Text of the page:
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Why I Don’t Make New Year’s Resolutions

It’s a noble thing to want to be a better version of you. January 1st is the day the Gregorian calendar tells us we are starting the cycle anew: one year gone, another fresh start to come. This naturally causes us to reflect 8282560669_e7e935d3df_q (1)on traits that may not be serving us anymore and inspires us to change that trait.

Perhaps you’ve noticed that January is the busiest time at gyms and, as a current employee of a juice bar, I can tell you it’s by far our busiest time for juice sales and cleanses.

But change is a gradual thing. January is the busiest time for these places because, inevitably, we fall back into our old habits. How many people even remember what their NYRs were last year? Point is, we forget. That’s why I think the craze of resolving to improve is overrated, and that’s why I don’t do it.

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More like learn how to spell…

I strive to be a better person every day I’m alive, and I’m constantly reflecting on myself with this in mind. It shouldn’t take a new year to ask how I could do things differently.  Some common themes in my own life are having more patience, slowing down my life, listening to my body more. And these are things that I struggle with every day of the year.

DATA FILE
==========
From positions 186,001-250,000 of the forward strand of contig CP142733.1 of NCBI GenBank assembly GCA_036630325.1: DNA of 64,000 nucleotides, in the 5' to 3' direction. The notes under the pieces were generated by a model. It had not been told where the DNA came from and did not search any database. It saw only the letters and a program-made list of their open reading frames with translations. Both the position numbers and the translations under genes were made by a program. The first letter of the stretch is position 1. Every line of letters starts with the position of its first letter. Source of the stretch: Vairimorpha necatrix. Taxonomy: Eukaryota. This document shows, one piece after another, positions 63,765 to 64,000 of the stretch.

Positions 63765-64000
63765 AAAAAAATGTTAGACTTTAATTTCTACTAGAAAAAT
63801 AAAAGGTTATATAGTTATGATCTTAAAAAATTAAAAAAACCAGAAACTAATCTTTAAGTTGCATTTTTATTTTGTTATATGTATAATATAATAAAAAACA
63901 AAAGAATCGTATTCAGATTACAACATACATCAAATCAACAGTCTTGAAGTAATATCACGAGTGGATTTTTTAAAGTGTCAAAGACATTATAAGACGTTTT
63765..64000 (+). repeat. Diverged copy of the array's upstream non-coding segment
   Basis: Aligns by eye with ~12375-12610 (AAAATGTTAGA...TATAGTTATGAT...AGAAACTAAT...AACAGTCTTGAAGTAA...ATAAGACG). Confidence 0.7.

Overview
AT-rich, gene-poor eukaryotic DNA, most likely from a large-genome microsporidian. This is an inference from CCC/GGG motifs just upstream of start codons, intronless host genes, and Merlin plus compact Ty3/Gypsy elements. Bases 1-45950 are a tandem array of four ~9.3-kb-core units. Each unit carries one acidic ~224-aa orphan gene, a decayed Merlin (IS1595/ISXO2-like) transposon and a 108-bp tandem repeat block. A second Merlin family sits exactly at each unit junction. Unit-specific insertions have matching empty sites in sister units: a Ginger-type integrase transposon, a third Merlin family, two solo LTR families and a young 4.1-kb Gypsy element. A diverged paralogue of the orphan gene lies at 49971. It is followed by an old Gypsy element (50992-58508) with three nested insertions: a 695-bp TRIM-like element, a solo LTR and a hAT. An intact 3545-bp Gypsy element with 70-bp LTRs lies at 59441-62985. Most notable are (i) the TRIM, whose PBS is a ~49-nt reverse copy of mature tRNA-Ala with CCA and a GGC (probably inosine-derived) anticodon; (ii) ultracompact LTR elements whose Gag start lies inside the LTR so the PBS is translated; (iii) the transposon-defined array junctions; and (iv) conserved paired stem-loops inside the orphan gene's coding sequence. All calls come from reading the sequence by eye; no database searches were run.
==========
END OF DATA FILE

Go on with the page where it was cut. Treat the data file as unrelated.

NYRs don’t last, and that’s my problem with them. They don’t last because you can’t all the sudden decide you want to be a different person and—poof!—you’re a new you. The truth is that it takes a lot of time, effort, and self-reflection to actually let go of old habits and develop new ones. It might even take more than just one year.

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New Year’s Day is a spiritual time because this is when people slow down to consider how to live and be better than they were. But New Year’s Day shouldn’t be the only time this happens. If you’re making a resolution this year, resolve to resolve every day, and then maybe you’ll see those resolutions turn into reality.